Weston & Emily


Now we’re back with Part II of Emily & Weston’s wedding grad post, this time from the groom’s side. (And may I tell you, his advice and perspective sounds so much like my own husband’s, that it makes me wonder why we don’t all listen to our eminently sane partners more often.) Now, grooms and other partners who are reading this post? Get writing on your own already! And now, I bring you Weston himself:

Weston & Emily | A Practical Wedding

My wife, Emily, began reading APW during our wedding planning, and she would often send me posts to read. Once she started writing her thoughts for a wedding grad post, we figured I should share some of mine as well. Weddings take two people, and a lot of the stress of wedding planning comes from the different perspectives and opinions we each bring.

Weston & Emily | A Practical Wedding

As a guy, we’re taught that we shouldn’t care about wedding planning, that it’s the “bride’s day.” That always bugged me because it was my wedding, too! None of my guy friends ever asked what the wedding was going to be like; it just didn’t register for them. My female friends would ask me, “What’s Emily planning for X?” or “Has Emily done Y?” There were a few times when I wanted to tell people, “Hey!  I’m getting married, too!”

Weston & Emily | A Practical Wedding

Thankfully, Emily was very clear that she wanted it to be “our” day. And it’s true, a wedding is about the couple. Marriage is about the two of us going through life together, and we get to start practicing that in our wedding planning.

Weston & Emily | A Practical Wedding

The idea that it’s the bride’s day might be why Emily seemed to feel more pressure than I did. Not that the feelings she described weren’t valid; I just didn’t feel them. I would keep telling her that everything was going to be okay, that she didn’t need to worry so much about what people would think. She would respond that people would only be judging her, not me, because they would assume that she did all the work even though that wasn’t true in our case.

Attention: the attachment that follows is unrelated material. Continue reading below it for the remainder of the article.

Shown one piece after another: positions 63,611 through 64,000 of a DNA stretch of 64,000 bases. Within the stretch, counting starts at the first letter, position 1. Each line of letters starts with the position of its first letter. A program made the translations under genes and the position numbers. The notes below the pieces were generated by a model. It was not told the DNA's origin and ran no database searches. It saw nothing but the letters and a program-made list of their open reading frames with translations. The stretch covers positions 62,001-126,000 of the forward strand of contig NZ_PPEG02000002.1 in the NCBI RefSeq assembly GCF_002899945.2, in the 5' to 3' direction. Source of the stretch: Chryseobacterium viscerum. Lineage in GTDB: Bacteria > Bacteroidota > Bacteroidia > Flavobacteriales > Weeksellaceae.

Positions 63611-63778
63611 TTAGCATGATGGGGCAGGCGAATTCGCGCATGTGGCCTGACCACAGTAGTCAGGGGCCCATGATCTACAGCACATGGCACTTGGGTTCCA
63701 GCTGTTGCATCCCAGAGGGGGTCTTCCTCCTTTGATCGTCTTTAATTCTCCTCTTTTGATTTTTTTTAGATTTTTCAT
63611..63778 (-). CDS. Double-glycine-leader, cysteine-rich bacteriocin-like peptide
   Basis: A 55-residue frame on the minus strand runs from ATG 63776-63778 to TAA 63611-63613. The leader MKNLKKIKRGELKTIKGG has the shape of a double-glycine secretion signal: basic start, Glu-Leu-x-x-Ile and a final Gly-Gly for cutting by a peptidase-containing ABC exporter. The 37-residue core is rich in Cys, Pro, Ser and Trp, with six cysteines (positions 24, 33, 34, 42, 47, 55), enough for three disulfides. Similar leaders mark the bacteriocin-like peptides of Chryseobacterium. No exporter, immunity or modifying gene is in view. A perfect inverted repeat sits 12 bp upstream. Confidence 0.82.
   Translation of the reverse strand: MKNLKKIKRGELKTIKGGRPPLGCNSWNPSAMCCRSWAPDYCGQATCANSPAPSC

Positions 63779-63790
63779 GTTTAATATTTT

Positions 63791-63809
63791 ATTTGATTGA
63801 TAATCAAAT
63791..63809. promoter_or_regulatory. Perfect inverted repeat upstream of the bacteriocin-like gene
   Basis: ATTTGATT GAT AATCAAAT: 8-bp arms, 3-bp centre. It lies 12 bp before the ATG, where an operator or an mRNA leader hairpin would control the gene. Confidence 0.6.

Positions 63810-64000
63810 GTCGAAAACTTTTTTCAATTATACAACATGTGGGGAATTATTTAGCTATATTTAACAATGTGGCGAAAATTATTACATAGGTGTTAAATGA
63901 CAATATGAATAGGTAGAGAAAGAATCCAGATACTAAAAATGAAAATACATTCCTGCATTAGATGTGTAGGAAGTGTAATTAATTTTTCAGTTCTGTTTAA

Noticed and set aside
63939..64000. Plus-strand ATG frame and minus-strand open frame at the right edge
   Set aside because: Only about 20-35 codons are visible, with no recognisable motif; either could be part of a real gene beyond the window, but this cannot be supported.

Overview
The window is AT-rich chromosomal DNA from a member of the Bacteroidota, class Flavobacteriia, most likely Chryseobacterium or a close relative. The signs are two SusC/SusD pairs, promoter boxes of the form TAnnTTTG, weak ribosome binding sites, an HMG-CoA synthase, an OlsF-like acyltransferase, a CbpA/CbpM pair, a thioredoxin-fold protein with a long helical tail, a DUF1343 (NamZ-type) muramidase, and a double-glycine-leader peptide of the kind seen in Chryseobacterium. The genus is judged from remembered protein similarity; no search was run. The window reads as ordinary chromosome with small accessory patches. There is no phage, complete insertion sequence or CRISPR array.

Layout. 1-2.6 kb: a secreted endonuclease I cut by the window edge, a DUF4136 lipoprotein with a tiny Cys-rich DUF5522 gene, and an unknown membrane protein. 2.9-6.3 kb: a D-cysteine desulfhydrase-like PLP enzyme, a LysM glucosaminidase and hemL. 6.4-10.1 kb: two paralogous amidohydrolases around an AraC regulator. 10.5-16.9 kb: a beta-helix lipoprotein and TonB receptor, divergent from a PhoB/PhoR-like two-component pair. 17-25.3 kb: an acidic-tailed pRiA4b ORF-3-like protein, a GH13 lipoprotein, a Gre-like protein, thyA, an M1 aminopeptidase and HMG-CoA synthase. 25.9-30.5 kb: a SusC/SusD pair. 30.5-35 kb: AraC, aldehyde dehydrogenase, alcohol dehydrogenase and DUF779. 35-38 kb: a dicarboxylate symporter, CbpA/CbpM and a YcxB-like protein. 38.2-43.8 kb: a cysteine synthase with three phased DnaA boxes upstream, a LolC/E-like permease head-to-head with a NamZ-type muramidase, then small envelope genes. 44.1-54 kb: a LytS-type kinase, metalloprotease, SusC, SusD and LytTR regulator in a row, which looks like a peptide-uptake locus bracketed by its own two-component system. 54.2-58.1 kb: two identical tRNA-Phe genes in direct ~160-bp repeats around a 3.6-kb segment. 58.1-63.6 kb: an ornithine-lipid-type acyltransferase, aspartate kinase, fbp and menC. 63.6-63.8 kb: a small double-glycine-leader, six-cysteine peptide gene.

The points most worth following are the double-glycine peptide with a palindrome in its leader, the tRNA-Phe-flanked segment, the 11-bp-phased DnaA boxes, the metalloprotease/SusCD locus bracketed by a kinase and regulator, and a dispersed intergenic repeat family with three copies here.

Weston & Emily | A Practical Wedding

I think now, looking back on it, she would finally agree that it really is possible to just relax and give up the stress. It’s hard for a type-A personality to admit that, which is why, if you’re the type-A one in the relationship, you should listen when your partner tells you to calm down. Emily would have gone through a lot less stress if she’d just listened to me in the beginning! (I’m mostly kidding, but I do think that’s why it takes both people to plan the wedding – you’re in a relationship because you balance each other out, so you should use the wedding-planning as an opportunity to let the other person complement you and shape you into a better person, just as you’re trying to do the same thing for them.)

Weston & Emily | A Practical Wedding

I think part of the reason I look back on our wedding planning as a great experience is that it gave us so many opportunities to learn more about the other, and to spend time talking about what we want in marriage and life. Sometimes that’s stressful, but we found that as we focused on getting ready for marriage, we got more and more excited about the person we were going to walk alongside for the rest of our lives.

Weston & Emily | A Practical Wedding

Photos by: Evan Chung

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  • Faith

    You sound much like my fiance as well. Those men, they can be pretty smart, ya know;)

  • http://nickandnoragettingmarried.wordpress.com Annie

    First of all, the dual husband/wife post is awesome. I love getting two full posts with both perspectives. Second, Emily and Weston are both so honest and open and sensible. I just love their reflections on the day. In Weston’s post, I love the discussion of how society tends to focus on the bride as the main planner of a wedding, when really it’s a wonderful opportunity for both parties to grow and help each other.

  • http://www.laughterinthelou.com Emma

    Just wanted to post a note to say that it bugs me as much if not more than my fiance when people direct questions only to me or refer to it as “my” choices or ideas! I correct them with “our” and “we” as much as possible, but it’s just the norm to turn to one and not both. This is SO silly when, regardless of gender or sexuality or even personal preferences, the entire event is happening because an I is becoming a WE.

  • http://youngsandinlove.blogspot.com valery